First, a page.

Ave Maria University’s academics are gaining national and international recognition. Our professors enjoy excellent reputations and hail from the finest colleges and universities in America, Canada and abroad. Our graduates are going on to very fine graduate programs in medicine, law, and elsewhere, as well as jobs in all sectors of life.
Our founder Tom Monaghan wanted AMU to also have stellar athletic programs. No surprise there since he formerly owned the Detroit Tigers. In his first year as owner the Tigers won the World Series!
But building an athletic program that combines mission with mettle, ability with character, and competitiveness with sportsmanship doesn’t happen overnight. Being a very small school in a conference with large schools – some ten times our size – means that AMU will have to work very hard to build truly Catholic football, basketball, baseball, golf, tennis, cross country, lacrosse, volleyball, soccer, and softball teams.
I am thrilled to report that under Vice President Kim King’s leadership, interim A.D. John Lamanna’s direction, and the guidance of some wonderful lay men and women who infuse their programs with Christian ethics and time-honored values, we are making great progress. It hasn’t come easily. Nothing worthwhile ever does.
I just left the soccer field where our women’s team won a breathtaking 2-1 match. They were down 1-0 at the half and fought back to lead, and then faced a barrage of shots at the end, and yet prevailed. The AMU ladies came off the field soaked from the two rain showers and sweat. Some were limping, several bandaged, all proud. The trainer’s table at halftime looked like a M.A.S.H. unit. But they went back out and won the match, and in the process, learned about discipline, teamwork, sharing, encouragement, sacrifice, overcoming adversity, and valor.
Some of our teams leave their contests without that big W. On Saturday our football team, which is rebuilding beautifully under the direction of Coach Joe Patterson and his fine cohort of assistants, were badly outmatched in a contest against a team with an established program. Making things worse, the game included two weather delays, and get this, an attack of killer bees! I am not making this up! There actually was a bee swarm that came near our sideline and halted play (an official was stung, and the bee was penalized for targeting and unnecessary roughness!). During the game, we fell behind 27-0 in the first quarter and you might have thought the game was going to get way worse. But before the half was over, our fellows had scored three touchdowns. AMU athletes don’t quit. While we ended up losing the game, our football program gained momentum, and those men learned a number of lessons that will last a lifetime. The guys are getting better and better each and every Saturday.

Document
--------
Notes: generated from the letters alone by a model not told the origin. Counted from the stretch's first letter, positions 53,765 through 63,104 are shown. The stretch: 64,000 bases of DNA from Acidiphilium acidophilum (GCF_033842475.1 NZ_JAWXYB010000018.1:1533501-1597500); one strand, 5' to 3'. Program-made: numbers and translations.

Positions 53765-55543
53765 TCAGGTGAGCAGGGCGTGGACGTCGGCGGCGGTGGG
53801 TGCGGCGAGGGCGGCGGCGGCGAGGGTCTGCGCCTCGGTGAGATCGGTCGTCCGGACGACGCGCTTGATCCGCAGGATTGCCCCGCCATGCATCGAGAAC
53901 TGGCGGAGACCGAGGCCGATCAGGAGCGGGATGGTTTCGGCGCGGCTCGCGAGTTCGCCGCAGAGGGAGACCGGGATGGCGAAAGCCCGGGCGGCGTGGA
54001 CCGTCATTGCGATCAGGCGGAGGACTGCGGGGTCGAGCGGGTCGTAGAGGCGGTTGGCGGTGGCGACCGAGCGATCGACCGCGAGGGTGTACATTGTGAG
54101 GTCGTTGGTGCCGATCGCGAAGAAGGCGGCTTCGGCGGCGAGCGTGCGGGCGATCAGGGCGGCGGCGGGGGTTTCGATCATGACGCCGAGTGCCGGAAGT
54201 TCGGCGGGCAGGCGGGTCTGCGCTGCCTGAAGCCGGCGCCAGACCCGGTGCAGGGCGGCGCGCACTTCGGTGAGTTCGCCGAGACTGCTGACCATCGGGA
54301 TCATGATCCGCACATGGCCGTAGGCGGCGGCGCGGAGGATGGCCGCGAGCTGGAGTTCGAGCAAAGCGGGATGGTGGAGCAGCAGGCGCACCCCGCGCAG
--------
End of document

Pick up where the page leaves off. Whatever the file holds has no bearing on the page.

I watched this same phenomenon with our women’s volleyball team. For years we have faced an uphill battle on the hardcourt. Now we have a group of seniors who have paid the price for past losses and in the process, have pioneered a program. Even when they don’t win, they play deep into the matches and prolong many points. (The new AMU magazine features our senior volleyball players.)
AMU Lady Gyrene volleyball seniors
Lessons on the field, court, trail, pitch, course or diamond teach AMU student-athletes a great deal about the Christian life, and about picking up the cross and following Jesus in the face of adversity. They teach our athletes not to quit, to give their best, to be the best teammate to others that they can be, and to strive for victory without compromising the boundaries of good sportsmanship. They learn that life, just as in sports, isn’t about the individual. It’s about the team.
AMU has nearly 400 student-athletes. They amaze me with their dedication. Their coaches are true shepherds who guide the men or women entrusted to them toward a fuller maturity and a greater appreciation of life.
We won’t be winning national championships any time soon (neither will Notre Dame, for that matter) but we are building a foundation that will last.
And hopefully, our student-athletes will learn along the way about the one crown that matters most: the one St. Paul received after he fought the good fight, finished the race, and kept the faith.